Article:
Löwenstein–Jensen culture

After decontamination, specimens were centrifuged and the sediment neutralized using a mild acid before adding Löwenstein– Jensen medium. The inoculated tubes were incubated at 37 °C for 4–12 weeks. The culture medium was inspected for large, rounded, buff-coloured, “cauliflower-like” colonies visible to the naked eye which indicate a positive result. The criteria for 1+ positive were < 10 colonies; for 3+ positive were > 100 colonies 


A fluorescent compound was embedded in silicone on the bottom of round-bottom tubes. Tubes entered into the BACTEC MGIT 960 system were continuously incu- bated at 37 ºC and monitored every 60 min for increasing fluorescence. The fluorescent compound is sensitive to the presence of oxygen dissolved in the broth from ac- tively respiring microorganisms. A positive tube contains approximately 105–106 colony forming units per millilitre (CFU/mL). Cul- ture vials which remained negative for a minimum of 42 days (up to 56 days) were removed from the instrument as negatives.

Gen-Probe amplified MTD test

The Gen-Probe MTD test is a 2-part test in which amplification and detection take place in a single tube. Initially, nucleic acids are released from mycobacterial cells by sonication. Heat is used to denature the nucleic acids and disrupt the second- ary structure of the rRNA. The Gen-Probe TMA method, using a constant 42 °C tem- perature, then amplifies a specific myco- bacterial rRNA target by transcription of DNA intermediates, resulting in multiple copies of mycobacterial RNA amplicon.

M. tuberculosis complex-specific sequenc- es are then detected in the RNA amplicon using the Gen-Probe ΗΡΑ method [15]. The M. tuberculosis hybridization reagent contains a single-stranded DNA probe with a chemiluminescent label. This probe is complementary to M. tuberculosis complex- specific sequences. When stable RNA:DNA hybrids are formed between the probe and the specific sequences, a hybridized probe is selected and measured in a luminometer. Our methods have been described before [16]. We observed that the manufacturer’s amplification cell negative control was not steady, which encouraged us to modify the interpretation of the results using a control that was calculated on a daily basis and was relevant to the biological specimens that were to be examined, under the same conditions daily.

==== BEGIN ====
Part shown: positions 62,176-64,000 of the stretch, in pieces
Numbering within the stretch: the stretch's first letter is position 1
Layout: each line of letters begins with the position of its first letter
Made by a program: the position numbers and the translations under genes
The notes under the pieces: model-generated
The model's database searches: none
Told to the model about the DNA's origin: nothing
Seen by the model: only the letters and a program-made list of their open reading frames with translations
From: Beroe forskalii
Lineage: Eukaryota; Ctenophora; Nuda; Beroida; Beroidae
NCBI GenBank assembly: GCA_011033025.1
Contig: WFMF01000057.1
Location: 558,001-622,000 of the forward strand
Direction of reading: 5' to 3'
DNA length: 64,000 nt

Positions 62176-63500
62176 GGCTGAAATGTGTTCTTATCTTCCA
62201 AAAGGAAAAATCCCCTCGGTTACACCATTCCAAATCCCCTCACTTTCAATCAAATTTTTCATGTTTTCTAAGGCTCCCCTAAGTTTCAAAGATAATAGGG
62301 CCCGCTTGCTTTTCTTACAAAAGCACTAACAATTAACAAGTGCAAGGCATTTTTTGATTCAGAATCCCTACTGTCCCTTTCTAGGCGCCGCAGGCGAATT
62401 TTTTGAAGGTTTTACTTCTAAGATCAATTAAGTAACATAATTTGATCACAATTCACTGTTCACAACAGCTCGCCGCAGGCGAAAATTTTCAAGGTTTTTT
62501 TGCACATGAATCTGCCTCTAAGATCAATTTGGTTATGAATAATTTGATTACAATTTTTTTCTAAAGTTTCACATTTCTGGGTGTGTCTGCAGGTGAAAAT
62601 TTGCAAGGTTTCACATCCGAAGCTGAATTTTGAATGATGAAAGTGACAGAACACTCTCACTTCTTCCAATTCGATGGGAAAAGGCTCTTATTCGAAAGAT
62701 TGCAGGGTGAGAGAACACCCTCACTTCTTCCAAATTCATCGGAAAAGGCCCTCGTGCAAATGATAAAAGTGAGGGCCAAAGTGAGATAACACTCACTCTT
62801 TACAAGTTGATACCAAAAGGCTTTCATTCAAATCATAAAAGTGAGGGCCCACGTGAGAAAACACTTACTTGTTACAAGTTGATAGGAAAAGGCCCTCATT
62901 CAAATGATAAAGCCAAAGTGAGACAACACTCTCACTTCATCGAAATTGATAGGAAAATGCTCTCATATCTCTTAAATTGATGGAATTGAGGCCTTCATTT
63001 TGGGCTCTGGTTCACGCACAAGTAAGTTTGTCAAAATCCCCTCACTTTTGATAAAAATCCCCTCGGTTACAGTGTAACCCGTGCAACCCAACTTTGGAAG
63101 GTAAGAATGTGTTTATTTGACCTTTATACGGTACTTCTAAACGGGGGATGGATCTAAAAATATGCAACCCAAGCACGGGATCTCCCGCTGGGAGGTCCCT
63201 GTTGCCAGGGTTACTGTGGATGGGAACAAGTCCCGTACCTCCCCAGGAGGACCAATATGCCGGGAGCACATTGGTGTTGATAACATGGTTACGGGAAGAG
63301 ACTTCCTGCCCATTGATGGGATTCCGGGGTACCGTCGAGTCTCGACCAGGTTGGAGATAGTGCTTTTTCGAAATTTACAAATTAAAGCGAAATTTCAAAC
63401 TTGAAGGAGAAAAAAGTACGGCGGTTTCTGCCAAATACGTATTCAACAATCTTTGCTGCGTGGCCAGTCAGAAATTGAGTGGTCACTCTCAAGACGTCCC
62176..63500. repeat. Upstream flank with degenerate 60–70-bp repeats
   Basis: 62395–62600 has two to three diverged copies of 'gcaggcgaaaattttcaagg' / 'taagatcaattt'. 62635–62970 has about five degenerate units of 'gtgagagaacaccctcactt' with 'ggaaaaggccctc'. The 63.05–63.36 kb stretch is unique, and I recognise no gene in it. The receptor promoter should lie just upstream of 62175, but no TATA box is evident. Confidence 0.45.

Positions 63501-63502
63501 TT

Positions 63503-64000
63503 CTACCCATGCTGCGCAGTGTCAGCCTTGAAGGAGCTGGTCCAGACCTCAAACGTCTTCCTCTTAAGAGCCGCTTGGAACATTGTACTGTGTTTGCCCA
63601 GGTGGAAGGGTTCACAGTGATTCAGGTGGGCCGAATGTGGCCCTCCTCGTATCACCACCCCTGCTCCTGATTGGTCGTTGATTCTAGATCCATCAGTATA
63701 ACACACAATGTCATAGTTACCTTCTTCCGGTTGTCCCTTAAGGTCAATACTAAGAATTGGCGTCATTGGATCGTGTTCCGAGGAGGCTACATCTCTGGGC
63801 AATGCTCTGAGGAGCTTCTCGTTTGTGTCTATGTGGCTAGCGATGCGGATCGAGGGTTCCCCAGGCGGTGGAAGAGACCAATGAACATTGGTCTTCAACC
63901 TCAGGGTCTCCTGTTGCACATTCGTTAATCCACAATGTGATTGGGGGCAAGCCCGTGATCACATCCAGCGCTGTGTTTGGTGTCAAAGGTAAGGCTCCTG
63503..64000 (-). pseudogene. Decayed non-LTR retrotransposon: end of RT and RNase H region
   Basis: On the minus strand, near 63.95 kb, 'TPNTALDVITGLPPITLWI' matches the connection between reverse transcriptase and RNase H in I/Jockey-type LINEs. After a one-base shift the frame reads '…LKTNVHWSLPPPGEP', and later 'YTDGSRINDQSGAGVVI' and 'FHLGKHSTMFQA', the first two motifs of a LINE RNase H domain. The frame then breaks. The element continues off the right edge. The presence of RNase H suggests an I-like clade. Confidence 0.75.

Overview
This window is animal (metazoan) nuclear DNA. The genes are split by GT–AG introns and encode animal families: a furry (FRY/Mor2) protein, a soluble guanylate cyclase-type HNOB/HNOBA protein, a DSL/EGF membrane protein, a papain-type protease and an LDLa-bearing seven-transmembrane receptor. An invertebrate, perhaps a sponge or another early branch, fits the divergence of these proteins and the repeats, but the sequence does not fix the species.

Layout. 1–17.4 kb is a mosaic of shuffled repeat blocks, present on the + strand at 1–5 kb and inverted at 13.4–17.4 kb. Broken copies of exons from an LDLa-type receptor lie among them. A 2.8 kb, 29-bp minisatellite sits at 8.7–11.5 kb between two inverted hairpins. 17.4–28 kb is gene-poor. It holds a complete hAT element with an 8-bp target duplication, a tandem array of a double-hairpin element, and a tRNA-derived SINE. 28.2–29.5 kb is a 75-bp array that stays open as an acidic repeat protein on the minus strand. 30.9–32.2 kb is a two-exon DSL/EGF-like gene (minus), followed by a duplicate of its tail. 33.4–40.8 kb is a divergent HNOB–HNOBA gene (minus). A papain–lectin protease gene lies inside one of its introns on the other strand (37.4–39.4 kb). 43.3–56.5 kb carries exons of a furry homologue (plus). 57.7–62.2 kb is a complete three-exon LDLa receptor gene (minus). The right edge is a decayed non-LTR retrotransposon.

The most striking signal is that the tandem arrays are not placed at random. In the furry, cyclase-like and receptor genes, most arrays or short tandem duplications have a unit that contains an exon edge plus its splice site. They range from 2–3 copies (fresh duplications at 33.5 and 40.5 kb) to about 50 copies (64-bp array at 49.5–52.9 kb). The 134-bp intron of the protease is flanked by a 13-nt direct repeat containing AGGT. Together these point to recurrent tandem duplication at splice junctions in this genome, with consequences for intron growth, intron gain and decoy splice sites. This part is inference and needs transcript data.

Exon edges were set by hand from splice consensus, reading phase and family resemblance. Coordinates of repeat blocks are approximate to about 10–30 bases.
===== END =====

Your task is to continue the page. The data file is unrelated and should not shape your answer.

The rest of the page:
Specimens were collected in sterile plas- tic containers, and stored at 2 °C to 8 °C for no more than 4 days (generally less than 24 hours) prior to processing. Specimens that are grossly bloody should not be tested with the MTD test. Sediments were decon- tamination using NALC-NaOH and then centrifuged at > 3000 × g. Specimens and controls were pipetted into lysing tubes, buffer was added and after sonication for 15 minutes the lysates were ready for am- plification.

Amplification tubes were prepared and 50 μL reconstituted M. tuberculosis ampli- fication reagent and 200 μL mycobacterium oil reagent were added and 25 μL of lysate was transferred to the bottom of the am- plification tubes. Tubes were incubated at 95 °C for 15 minutes in a dry heat bath. The enzyme reagent was reconstituted and 25 μL enzyme mix added to each amplification tube and incubated at 42 °C for 30 minutes. Hybridization was done at room tem- perature with reconstitute lyophilized my- cobacterium hybridization buffer, vortexed until clear, followed by 100 μL of recon- stituted hybridization reagent, vortexed 3 times until the reaction mixture was uni- formly yellow. This was incubated at 60 °C for 15 minutes in a dry heat bath.